One of the great disadvantages of a literary or scriptural tradition like the biblical one is that a deity or context of deities becomes crystallized, petrified at a certain time and place. The deity doesn’t continue to grow, expand, or take into account new cultural forces and new realizations in the sciences, and the result is this make-believe conflict we have in our culture between science and religion.
One of the great disadvantages
-- Joseph Campbell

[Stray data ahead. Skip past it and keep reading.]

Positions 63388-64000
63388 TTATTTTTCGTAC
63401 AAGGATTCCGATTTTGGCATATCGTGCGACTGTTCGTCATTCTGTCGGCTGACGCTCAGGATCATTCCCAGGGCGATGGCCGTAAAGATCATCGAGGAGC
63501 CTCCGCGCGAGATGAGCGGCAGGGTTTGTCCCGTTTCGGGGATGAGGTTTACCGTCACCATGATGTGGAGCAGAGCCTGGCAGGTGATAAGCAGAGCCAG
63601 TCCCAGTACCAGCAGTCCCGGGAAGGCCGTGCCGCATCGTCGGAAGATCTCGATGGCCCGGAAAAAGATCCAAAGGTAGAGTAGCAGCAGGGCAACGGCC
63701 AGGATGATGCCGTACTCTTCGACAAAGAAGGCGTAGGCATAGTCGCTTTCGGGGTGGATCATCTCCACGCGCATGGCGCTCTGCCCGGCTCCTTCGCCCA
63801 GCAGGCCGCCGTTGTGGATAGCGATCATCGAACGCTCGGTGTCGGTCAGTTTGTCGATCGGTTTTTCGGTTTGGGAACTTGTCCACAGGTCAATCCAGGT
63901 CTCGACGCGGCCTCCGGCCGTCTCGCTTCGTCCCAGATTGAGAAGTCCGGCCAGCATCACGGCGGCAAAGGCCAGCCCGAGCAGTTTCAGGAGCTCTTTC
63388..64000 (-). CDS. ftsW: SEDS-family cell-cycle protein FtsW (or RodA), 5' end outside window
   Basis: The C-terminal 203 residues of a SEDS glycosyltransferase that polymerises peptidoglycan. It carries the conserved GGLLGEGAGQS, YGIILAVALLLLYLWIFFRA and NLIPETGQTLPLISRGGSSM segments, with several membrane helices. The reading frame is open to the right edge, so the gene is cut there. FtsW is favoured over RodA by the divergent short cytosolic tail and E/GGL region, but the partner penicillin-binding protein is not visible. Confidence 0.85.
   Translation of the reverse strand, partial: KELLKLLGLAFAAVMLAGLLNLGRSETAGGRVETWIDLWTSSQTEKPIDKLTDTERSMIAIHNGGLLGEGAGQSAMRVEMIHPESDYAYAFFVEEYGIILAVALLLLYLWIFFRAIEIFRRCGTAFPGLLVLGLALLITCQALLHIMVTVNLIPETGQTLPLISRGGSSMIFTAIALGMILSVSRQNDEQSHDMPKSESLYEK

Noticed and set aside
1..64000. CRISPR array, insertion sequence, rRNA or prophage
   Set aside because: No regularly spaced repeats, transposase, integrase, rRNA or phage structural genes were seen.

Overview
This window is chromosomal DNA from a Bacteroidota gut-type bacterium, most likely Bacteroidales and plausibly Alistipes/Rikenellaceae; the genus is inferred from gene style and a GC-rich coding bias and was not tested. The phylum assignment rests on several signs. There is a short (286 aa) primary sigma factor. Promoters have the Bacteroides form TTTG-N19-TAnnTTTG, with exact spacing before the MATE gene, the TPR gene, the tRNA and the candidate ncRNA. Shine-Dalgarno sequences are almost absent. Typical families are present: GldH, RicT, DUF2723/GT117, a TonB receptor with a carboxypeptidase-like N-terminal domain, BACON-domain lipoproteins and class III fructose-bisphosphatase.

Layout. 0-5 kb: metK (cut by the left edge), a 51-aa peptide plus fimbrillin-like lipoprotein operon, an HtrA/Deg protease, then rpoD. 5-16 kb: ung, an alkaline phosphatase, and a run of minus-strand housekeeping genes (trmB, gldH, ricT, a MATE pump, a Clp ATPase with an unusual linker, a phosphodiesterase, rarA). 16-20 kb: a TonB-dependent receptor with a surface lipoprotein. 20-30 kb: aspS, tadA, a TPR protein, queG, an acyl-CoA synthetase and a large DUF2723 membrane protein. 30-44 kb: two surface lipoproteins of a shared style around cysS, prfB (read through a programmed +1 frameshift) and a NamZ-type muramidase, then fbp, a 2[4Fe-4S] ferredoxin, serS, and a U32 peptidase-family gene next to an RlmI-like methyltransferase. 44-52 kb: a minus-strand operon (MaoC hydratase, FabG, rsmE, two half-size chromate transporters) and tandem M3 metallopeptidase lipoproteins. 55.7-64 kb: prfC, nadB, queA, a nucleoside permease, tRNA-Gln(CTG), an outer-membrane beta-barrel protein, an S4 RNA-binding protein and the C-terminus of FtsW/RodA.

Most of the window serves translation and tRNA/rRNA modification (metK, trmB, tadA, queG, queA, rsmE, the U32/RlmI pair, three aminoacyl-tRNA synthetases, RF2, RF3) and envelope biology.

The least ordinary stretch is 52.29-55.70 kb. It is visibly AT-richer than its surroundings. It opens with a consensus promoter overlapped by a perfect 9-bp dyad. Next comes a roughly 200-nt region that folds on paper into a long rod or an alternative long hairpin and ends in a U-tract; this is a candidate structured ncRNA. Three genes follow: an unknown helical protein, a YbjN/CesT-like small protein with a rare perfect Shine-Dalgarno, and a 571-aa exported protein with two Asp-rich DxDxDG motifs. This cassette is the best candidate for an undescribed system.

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Joseph Campbell brought mythology to a mass audience. His bestselling books, including The Power of Myth and The Hero with a Thousand Faces, are the rare blockbusters that are also scholarly classics. While Campbell’s work reached wide and deep as he covered the world’s great mythological traditions, he never wrote a book on goddesses in world mythology. He did, however, have much to say on the subject. Between 1972 and 1986 he gave over twenty lectures and workshops on goddesses, exploring the figures, functions, symbols, and themes of the feminine divine, following them through their transformations across cultures and epochs. Editor Safron Rossi, a goddess studies scholar and professor of mythology, collected these lectures to create Goddesses. In this evocative volume, Campbell traces the evolution of the feminine divine from one Great Goddess to many, from Neolithic Old Europe to the Renaissance. He sheds new light on classical motifs and reveals how the feminine divine symbolizes the archetypal energies of transformation, initiation, and inspiration.